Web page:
“America is addicted to oil,” [Bumiller, E., and Nagourney, A. "Bush: 'America is addicted to oil'," The New York Times, 2-1-06.] President George W. Bush reported to the nation in his 2006 State of the Union address. “The easily accessible oil has already been sucked up out of the ground,” [Revkin, A.C., "Obama Restates Need to Seek More Oil Even as U.S. Uses Less," The New York Times, 5-27-10] said President Barack Obama, responding to the massive Gulf oil leak in May, 2010. North America’s near total dependence on climate damaging oil for its transportation sector threatens our quality of life.
But political leaders of both parties here and governments around the world are not shooting straight with the people about the real extent of risk to the nation of continued oil-dependence. That risk may affect virtually every integrated part of the world economic system.
It is incumbent on our national leaders to openly address issues surrounding the risks of petroleum dependency. Our leaders must not only inform and educate the public about the risks oil dependency place upon our future climate but offer meaningful solutions to avoid or mitigate the worst risks to society and the economy. Clearly, the electrified Steel Interstate System offers the most cost-effective and quickest means to transition our national transportation system from oil-dependent to virtually oil-free.
Support for off-shore drilling remains high in the face of economic and environmental devastation evident from the BP drill rig blow-out. [MSNBC.com, Poll: Despite spill, support for oil drilling high, May 12, 2010.]
Seeing no option to petroleum-based, climate damaging transportation may cause people to lose patience or even panic. At the same time, people are feeling more alienated from leading social institutions. There has been a steep decline in public trust in the federal government to function in the public interest since the War in Vietnam. Sharp erosion in public confidence in government has occurred since the public rallied to support the nation in the wake of 9-11. This loss of confidence is paralleled by increasing anger at government. [Pew Research Center for the People and the Press, "Distrust, Discontent, Anger and Partisan Rancor: The People and Their Government," survey, April 18, 2010] Public distrust in large corporations on the eve of the massive BP oil spill in the Gulf was at a level similar to the public’s distrust in government. [Pew Research Center for the People and the Press, "Distrust, Discontent, Anger and Partisan Rancor: The People and Their Government," survey, April 18, 2010.]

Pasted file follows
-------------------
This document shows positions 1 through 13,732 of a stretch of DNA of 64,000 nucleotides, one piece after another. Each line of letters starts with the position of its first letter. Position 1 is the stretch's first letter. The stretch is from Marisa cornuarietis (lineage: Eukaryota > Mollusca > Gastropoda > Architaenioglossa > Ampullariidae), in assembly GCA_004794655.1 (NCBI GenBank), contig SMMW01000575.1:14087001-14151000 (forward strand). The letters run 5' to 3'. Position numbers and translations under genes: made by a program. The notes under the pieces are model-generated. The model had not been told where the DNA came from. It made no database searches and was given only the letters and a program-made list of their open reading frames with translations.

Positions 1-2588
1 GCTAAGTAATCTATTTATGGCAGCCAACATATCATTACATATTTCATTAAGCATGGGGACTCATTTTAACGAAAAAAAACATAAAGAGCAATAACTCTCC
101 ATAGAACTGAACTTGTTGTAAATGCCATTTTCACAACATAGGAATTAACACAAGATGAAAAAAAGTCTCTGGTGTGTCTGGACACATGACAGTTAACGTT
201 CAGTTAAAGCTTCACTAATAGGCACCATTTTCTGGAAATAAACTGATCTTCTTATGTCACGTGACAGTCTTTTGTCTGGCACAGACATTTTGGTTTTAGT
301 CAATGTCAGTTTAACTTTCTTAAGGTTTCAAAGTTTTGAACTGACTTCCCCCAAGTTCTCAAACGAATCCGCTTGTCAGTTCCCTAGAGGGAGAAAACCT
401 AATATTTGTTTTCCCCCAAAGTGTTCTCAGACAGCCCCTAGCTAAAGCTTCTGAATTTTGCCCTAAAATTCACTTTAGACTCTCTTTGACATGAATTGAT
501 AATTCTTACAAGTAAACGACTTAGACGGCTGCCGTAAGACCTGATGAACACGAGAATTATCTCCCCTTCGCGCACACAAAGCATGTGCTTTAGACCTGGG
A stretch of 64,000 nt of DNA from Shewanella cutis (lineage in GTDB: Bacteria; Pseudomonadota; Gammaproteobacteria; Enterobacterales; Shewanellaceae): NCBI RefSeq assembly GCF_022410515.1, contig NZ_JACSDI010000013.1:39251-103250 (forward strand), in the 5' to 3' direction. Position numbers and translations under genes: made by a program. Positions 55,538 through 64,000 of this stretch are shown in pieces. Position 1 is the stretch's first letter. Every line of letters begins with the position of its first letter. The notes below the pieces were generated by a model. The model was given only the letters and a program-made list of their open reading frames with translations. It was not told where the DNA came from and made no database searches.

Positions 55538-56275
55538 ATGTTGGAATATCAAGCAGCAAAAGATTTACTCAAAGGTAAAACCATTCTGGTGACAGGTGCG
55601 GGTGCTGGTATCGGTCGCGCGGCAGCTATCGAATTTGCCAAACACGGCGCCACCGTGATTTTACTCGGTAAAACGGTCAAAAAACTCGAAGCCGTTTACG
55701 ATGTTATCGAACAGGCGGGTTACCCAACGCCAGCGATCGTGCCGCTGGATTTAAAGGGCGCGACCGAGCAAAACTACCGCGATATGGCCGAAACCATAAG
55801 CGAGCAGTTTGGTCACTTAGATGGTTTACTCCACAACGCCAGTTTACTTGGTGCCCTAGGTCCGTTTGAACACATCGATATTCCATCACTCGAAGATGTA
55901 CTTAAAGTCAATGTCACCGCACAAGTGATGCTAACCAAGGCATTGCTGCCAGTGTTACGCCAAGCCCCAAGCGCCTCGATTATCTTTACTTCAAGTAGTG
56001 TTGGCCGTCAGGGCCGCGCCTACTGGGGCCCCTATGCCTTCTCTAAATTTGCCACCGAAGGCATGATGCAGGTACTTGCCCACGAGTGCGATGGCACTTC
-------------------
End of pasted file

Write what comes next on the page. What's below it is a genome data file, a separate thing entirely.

As the consequences of global climate change continue to materialize and accelerate, massive social disruption is likely to occur both in North America and across the globe. Without preparation, the world’s the largest consumer of petroleum, the U.S. military, [Karbuz, S., US military oil pains, Energy Bulletin, 2-17-07] could be affected. National defense could be compromised, which is why the U.S. Joint Forces Command is monitoring the issue.
To keep America on the move and our defenses at a high state of readiness, there is no better way to substitute for liquid petroleum than through electrification. Other commonly mentioned methods, such as shale oil, tar sands, and coal liquefaction face production bottlenecks, cost barriers, or environmental problems, or all three, which make them unsuitable candidates for widespread oil substitution.
To wean ourselves from oil, we need to begin, now, the critical national planning required to move goods and people in coming decades when oil becomes prohibitively expensive and ultimately unavailable as a transportation fuel. Substituting domestically produced electricity is the key. There are no technical barriers to railroad electrification. The technology is available today and widely used around the world. So the Steel Interstate System would readily move people and products, soldiers and material and keep the U.S., and it’s Canadian and Mexican neighbors, strong and secure by meeting both the food and resource needs of our peoples, and the training and deployment capabilities of our militaries.
For further information:
A Proposed National System of Interstate and Defense RAILROADS as an infrastructure project for the next fifty years, J. William Vargrass, for the National Surface Transportation Policy and Revenue Study Commission.